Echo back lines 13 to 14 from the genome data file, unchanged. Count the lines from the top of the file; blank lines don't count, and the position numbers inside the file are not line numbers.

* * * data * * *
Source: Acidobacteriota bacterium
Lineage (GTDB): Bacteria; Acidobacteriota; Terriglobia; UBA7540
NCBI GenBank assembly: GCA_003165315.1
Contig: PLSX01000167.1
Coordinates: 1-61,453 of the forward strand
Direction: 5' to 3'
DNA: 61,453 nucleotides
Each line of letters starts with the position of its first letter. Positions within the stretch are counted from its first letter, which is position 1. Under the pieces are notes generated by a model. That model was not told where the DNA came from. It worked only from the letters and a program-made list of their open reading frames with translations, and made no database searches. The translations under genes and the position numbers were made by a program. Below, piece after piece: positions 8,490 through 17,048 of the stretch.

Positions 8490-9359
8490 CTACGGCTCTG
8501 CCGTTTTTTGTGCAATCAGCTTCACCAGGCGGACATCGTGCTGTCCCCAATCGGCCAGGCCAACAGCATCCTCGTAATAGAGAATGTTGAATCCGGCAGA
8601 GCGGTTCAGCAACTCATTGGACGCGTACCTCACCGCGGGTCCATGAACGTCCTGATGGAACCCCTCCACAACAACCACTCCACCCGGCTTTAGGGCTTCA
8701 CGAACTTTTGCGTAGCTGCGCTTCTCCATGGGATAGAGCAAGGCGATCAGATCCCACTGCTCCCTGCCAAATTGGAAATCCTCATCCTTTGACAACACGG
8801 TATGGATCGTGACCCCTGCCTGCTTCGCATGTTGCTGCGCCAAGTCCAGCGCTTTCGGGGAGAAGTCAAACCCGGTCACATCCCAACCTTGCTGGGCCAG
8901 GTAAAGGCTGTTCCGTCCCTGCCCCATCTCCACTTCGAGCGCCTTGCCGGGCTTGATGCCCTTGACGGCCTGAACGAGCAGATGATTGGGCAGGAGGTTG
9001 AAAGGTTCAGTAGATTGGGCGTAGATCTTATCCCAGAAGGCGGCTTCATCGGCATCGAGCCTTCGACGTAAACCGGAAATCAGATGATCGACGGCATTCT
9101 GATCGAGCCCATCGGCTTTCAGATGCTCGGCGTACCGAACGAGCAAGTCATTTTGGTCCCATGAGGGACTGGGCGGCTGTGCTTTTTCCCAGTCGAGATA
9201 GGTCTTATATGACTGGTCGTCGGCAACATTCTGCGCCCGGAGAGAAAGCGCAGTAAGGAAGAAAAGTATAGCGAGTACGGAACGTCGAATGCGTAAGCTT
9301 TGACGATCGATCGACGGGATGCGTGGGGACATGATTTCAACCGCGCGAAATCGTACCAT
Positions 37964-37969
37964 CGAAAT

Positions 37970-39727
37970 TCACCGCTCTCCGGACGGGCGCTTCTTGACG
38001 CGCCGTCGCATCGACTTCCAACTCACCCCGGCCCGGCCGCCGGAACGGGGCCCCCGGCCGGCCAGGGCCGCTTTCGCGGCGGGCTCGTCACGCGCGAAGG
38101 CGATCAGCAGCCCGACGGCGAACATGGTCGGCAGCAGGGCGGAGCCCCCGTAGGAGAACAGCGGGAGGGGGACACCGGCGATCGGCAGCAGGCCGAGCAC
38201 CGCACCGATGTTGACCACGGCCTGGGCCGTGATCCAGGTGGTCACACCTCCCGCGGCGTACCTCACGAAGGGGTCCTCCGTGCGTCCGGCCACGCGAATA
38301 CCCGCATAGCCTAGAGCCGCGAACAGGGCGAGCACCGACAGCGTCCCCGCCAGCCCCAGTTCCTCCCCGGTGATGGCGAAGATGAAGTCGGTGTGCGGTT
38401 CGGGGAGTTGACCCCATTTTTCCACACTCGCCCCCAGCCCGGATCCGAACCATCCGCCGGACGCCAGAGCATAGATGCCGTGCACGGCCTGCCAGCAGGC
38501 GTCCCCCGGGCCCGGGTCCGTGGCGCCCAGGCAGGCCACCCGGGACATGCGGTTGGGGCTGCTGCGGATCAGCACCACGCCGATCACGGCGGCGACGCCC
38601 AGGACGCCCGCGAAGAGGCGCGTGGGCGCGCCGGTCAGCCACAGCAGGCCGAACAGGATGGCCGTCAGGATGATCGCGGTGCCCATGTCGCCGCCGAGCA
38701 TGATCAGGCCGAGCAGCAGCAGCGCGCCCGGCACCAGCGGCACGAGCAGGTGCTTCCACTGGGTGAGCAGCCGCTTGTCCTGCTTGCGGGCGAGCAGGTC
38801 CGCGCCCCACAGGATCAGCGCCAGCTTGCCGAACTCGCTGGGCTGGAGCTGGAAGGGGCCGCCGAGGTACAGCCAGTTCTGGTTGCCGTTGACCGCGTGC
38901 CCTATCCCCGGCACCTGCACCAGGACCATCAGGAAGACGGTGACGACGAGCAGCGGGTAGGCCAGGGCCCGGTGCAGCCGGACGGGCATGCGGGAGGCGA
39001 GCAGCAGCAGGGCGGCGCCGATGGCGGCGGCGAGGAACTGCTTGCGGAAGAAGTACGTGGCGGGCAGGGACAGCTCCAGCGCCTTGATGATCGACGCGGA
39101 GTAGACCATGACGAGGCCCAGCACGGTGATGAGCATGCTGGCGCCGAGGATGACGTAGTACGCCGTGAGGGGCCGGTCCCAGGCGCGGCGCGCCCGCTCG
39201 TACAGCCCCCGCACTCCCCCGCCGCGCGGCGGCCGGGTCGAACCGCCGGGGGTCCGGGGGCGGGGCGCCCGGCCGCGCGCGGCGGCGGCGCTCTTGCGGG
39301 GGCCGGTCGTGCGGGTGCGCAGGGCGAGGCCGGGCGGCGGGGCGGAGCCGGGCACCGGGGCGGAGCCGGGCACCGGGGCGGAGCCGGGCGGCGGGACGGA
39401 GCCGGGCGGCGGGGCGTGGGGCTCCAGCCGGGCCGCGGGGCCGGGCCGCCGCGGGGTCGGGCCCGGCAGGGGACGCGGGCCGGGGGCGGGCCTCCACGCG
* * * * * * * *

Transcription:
8701 CGAACTTTTGCGTAGCTGCGCTTCTCCATGGGATAGAGCAAGGCGATCAGATCCCACTGCTCCCTGCCAAATTGGAAATCCTCATCCTTTGACAACACGG
8801 TATGGATCGTGACCCCTGCCTGCTTCGCATGTTGCTGCGCCAAGTCCAGCGCTTTCGGGGAGAAGTCAAACCCGGTCACATCCCAACCTTGCTGGGCCAG